Empty Your Mind: Here's How

Do you want to be more effective and attract desired outcomes? The ancient Chinese did, too. They devoted themselves to understanding wu wei—effortless action, or spontaneity. They saw it as one of the highest spiritual achievements.

In this 5-part Big Think Mentor workshop, Chinese thought expert Edward Slingerland and the author of the critically acclaimed Trying Not to Try: The Art and Science of Spontaneity, teaches you how to understand and work towards a state of wu wei.

For a limited time, Big Think is giving away access to one of his workshops: “Forget About It: The Wu-Wei of Zhuangzi.” Subscribe to Big Think Mentor today for a free 14-day trial to gain access to other exclusive workshops with leading thinkers. Learn a variety of skills and new insights.

For instance, we hear a great deal about the health benefits of meditation. But how does one apply meditation to business situations and when facing challenges? As a cognitive scientist, Slingerland answers these questions in his Big Think Mentor workshop by taking you through the neuroscience of ancient Chinese philosophies. You’ll learn what it means to empty one’s mind, even in the fiercely competitive world of business.

In the wu-wei of the ancient Chinese philosopher Zhuangzi, Slingerland explains how he believed that our learned culture separates us from perceiving the world correctly. Therefore, we must learn to forget and not see through the lens of our biases. As Slingerland explains, “Making yourself empty and receptive to the other person or the situation you’re engaged in is actually the most effective way to move through the world.”

Sign up for a free 14-day trial to Big Think Mentor today.

​There are two kinds of failure – but only one is honorable

Malcolm Gladwell teaches "Get over yourself and get to work" for Big Think Edge.

Big Think Edge
  • Learn to recognize failure and know the big difference between panicking and choking.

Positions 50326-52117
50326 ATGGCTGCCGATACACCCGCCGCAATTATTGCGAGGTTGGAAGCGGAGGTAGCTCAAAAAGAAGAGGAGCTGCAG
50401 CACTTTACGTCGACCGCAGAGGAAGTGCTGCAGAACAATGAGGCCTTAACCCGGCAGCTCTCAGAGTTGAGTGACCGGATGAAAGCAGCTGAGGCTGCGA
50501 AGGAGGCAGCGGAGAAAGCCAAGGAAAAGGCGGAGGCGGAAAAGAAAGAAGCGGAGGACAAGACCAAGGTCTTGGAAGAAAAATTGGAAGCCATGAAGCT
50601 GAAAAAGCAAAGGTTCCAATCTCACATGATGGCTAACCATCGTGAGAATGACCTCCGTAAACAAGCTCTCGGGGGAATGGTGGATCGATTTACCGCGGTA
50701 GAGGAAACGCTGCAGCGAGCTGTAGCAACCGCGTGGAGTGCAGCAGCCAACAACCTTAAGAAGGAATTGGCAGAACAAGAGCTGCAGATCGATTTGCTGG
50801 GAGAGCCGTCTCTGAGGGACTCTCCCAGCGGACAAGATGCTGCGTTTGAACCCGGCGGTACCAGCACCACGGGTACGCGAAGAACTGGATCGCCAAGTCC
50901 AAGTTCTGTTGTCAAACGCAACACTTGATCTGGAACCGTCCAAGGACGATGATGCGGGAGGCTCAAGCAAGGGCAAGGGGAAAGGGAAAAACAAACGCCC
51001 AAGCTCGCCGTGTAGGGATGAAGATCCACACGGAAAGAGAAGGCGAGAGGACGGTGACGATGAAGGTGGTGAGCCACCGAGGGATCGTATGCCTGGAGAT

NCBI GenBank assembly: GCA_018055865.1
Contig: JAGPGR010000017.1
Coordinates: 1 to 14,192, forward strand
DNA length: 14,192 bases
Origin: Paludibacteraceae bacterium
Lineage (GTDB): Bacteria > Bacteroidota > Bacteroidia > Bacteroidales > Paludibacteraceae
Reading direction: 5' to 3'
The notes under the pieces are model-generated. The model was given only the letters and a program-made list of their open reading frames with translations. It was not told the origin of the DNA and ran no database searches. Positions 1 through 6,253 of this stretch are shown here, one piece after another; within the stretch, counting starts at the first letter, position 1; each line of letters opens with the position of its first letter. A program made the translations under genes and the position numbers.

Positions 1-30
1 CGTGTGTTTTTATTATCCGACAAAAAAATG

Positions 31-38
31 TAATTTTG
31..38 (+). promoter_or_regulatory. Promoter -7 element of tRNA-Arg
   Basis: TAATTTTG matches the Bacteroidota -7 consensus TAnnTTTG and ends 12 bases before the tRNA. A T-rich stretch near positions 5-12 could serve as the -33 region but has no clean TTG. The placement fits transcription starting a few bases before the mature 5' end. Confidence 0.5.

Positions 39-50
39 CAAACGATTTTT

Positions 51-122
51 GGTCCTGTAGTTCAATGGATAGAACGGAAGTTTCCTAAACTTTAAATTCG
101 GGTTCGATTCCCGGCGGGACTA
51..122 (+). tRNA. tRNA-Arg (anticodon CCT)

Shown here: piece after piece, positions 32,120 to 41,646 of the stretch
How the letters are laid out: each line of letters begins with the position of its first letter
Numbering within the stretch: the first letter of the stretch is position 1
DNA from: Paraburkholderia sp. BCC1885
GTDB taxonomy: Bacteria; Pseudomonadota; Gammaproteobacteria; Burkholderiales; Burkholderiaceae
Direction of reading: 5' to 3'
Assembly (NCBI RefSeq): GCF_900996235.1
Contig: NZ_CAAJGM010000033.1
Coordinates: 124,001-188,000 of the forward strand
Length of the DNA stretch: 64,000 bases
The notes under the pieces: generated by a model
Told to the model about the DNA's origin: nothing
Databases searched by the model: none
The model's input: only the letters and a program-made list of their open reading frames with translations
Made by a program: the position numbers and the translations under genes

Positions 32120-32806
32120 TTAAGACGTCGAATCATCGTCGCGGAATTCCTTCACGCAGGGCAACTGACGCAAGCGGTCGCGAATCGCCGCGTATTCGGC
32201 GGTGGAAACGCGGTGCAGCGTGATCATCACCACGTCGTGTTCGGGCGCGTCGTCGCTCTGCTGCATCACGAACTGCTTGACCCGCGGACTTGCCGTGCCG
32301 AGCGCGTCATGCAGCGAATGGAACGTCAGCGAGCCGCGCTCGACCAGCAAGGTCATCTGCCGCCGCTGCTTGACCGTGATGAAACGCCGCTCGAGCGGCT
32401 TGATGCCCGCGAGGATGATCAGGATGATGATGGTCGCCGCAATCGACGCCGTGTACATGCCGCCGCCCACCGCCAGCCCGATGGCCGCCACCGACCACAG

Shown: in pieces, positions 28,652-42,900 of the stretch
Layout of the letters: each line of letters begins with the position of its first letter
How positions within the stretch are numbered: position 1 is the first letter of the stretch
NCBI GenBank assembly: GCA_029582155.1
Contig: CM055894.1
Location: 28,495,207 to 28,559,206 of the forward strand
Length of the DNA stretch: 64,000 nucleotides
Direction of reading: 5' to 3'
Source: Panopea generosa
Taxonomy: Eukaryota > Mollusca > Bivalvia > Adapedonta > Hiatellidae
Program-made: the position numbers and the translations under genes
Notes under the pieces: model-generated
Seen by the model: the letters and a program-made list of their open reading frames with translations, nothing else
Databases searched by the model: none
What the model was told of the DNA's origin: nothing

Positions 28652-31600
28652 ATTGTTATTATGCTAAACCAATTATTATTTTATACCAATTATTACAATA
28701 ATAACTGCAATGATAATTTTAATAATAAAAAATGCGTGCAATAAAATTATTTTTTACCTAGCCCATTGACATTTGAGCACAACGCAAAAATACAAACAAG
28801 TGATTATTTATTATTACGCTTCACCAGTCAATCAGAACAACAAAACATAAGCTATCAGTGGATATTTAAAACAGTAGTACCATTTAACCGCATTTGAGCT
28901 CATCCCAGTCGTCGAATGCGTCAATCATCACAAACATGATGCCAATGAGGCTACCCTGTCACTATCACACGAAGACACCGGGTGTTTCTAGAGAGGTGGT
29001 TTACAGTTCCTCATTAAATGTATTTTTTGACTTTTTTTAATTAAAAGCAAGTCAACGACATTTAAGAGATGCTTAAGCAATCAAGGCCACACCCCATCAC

• At Big Think Edge, Malcolm Gladwell teaches how to check your inner critic and get clear on what failure is.
  • Subscribe to Big Think Edge before we launch on March 30 to get 20% off monthly and annual memberships.
Keep reading Show less

Apple, Amazon, and Uber are moving in on health care. Will it help?

Big tech is making its opening moves into the health care scene, but its focus on tech-savvy millennials may miss the mark.

Apple COO Jeff Williams discusses Apple Watch Series 4 during an event on September 12, 2018, in Cupertino, California. The watch lets users take electrocardiogram readings. (Photo: NOAH BERGER/AFP/Getty Images)
Sponsored by Northwell Health
  • Companies like Apple, Amazon, and Google have been busy investing in health care companies, developing new apps, and hiring health professionals for new business ventures.
  • Their current focus appears to be on tech-savvy millennials, but the bulk of health care expenditures goes to the elderly.
  • Big tech should look to integrating its most promising health care devise, the smartphone, more thoroughly into health care.
Keep reading Show less

The culprit of increased depression among teens? Smartphones, new research suggests.

A new study, led by psychologist Jean Twenge, points to the screen as the problem.

A teenager eyes her smartphone as people enjoy a warm day on the day of silence, one day prior to the presidential elections, when candidates and political parties are not allowed to voice their political meaning on April 14, 2018 in Kotor, Montenegro. Citizens from Montenegro, the youngest NATO member, will vote for a new president on Sunday 15 2018. (Photo by Pierre Crom/Getty Images)
Surprising Science
  • In a new study, adolescents and young adults are experiencing increased rates of depression and suicide attempts.
  • The data cover the years 2005–2017, tracking perfectly with the introduction of the iPhone and widespread dissemination of smartphones.
  • Interestingly, the highest increase in depressive incidents was among individuals in the top income bracket.
Keep reading Show less

The colossal problem with universal basic income

Here's why universal basic income will hurt the 99%, and make the 1% even richer.

  • Universal basic income is a band-aid solution that will not solve wealth inequality, says Rushkoff.
  • Funneling money to the 99% perpetuates their roles as consumers, pumping money straight back up to the 1% at the top of the pyramid.
  • Rushkoff suggests universal basic assets instead, so that the people at the bottom of the pyramid can own some means of production and participate in the profits of mega-rich companies.
Keep reading Show less